Even though the Internet has exploded in lead generation over the past few years, there simply may be fewer people searching the web because so many folks have temporarily backed out of the active shopping phase. I have. My personal household spending is down. Your media focus should be on those channels that provide the greatest reach of potential customers. The more real and virtual doors you can knock on, the greater the chance for engagement of some sort. Print, direct mail, radio, and TV are powerful tools to use in concert with your Internet efforts. Our friends at Flyte recently put up a blog post titled: Traditional Marketing Loses Traction. We're here to tell you that offline is alive and well. Create the sizzle with offline, that will bring interested shoppers to your website to explore offers in detail. Pay-per-click marketing and remarketing/retargeting is your best digital buy. And Facebook is a pretty good deal with its practically infinite demographic, psychographic, and geographic segmentations.
Social networking pages, such as Facebook, Twitter, and Pinterest should be used as social proof that your brand is powerful. These social sites are not for selling (e.g. not within the posting real estate). They're for listening and having a conversation with your pals. Post your ads or promoted Pinterest pins on YouTube, Facebook, and Tumblr. Encourage your salespeople to post ads on their personal social media pages. When you sell the salespeople, they'll sell your customers.
There are no slow years, months or weeks, just slow people. Let go of your slow people and replace them with folks who have ideas, dreams, and inspirations. That's what we've done here at Dirigo and it shows. You'll be amazed with the results. If someone is looking to buy a good or service, they'll eventually find a way to get what they want. So, why should anyone else have the pleasure of making that happen? Think you've come to the right place and let's get you the deal you deserve. Make it easy for the staff to close deals.
The biggest bang for your buck—service—is not even ad centric. Enhance your customer service! The shopping experience needs to rank high. This is especially true for online sales. It is also true for offline. Think about well-displayed items (on a smartphone too), friendly and knowledgeable sales staff, customization, personal shoppers, extended hours, appointments, and receptions. Do these things and customers might believe that you actually want their dollars.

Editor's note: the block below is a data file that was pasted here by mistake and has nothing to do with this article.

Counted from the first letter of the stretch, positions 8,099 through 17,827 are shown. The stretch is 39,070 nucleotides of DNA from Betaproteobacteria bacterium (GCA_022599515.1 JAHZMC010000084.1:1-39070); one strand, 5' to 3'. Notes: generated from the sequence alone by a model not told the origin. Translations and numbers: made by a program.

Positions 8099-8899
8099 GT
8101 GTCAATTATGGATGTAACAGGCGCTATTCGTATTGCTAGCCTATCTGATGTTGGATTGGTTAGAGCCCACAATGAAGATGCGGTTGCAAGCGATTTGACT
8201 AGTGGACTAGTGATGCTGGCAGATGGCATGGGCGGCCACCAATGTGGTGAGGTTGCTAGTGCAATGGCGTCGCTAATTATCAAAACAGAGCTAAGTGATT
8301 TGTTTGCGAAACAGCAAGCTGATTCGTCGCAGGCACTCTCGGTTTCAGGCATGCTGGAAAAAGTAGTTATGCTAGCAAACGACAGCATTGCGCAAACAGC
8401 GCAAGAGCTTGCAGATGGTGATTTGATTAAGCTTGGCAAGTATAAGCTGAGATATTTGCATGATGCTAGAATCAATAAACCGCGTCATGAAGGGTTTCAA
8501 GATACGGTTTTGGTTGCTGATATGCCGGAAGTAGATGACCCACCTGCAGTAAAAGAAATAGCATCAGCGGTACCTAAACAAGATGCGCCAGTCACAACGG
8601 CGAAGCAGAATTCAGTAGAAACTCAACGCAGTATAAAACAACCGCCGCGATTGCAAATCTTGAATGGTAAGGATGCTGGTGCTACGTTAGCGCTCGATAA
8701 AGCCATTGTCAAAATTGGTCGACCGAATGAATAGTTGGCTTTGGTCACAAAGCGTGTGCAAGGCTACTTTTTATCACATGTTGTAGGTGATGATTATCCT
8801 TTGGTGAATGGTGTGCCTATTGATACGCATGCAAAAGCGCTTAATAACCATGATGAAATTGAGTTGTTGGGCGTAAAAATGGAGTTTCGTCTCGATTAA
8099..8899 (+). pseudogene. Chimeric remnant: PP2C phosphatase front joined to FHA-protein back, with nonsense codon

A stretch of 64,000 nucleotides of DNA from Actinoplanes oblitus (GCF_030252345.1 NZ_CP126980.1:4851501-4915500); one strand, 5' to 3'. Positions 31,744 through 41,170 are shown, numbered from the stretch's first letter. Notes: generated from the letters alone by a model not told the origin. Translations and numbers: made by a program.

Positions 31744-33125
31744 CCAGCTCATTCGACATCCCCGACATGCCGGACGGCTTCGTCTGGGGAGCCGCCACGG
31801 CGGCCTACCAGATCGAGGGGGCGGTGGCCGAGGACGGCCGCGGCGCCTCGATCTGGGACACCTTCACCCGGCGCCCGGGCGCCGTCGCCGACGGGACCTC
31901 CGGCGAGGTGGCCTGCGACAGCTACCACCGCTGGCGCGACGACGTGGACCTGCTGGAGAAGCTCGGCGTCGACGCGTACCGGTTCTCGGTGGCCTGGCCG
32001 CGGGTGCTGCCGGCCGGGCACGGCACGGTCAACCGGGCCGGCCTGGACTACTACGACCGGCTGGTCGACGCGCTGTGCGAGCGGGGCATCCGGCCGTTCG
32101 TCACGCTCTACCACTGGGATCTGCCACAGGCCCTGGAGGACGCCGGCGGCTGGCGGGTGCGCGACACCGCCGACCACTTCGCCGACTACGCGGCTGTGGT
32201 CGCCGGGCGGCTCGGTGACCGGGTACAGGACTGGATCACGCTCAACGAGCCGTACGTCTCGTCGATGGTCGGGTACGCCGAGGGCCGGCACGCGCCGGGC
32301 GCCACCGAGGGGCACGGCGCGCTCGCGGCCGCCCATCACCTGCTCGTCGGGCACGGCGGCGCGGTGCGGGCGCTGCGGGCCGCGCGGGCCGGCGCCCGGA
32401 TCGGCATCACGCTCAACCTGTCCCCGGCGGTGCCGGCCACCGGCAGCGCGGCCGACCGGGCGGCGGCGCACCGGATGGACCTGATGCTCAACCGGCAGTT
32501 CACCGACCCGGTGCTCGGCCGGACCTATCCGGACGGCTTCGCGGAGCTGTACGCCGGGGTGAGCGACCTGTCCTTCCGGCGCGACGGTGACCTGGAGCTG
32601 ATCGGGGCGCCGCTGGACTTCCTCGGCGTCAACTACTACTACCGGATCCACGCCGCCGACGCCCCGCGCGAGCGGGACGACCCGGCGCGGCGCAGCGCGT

For those advertisers flighting loaded end-of-week TV and radio buys, you might achieve better frequency in the current economic climate by spreading your ads out over drive-times throughout the week. If your budget is small, consider overnight runs on large radio stations. Some of these stations have more folks listening at 2:00 am than the smaller station during drive-time. Higher exclusive cume equals loyalty to a particular radio station. Run fewer spots on high cume stations. A good technique is to float ads at different quarter hours throughout the week. Before I got heavily into the internet, I managed television and radio for 7 years. I adore offline.
Recency is a term coined by media guru, Irwin Ephrim that suggests that it is more important to be advertising at the most likely time a shopper is considering a purchase. Advertisements and promotions are the most effective when they air immediately prior to the time of a purchase decision. Recency contends that folks screen out advertising except for what interests them. If it is not relevant to a consumer at the moment they receive it, forget it. This is why you can never stop advertising.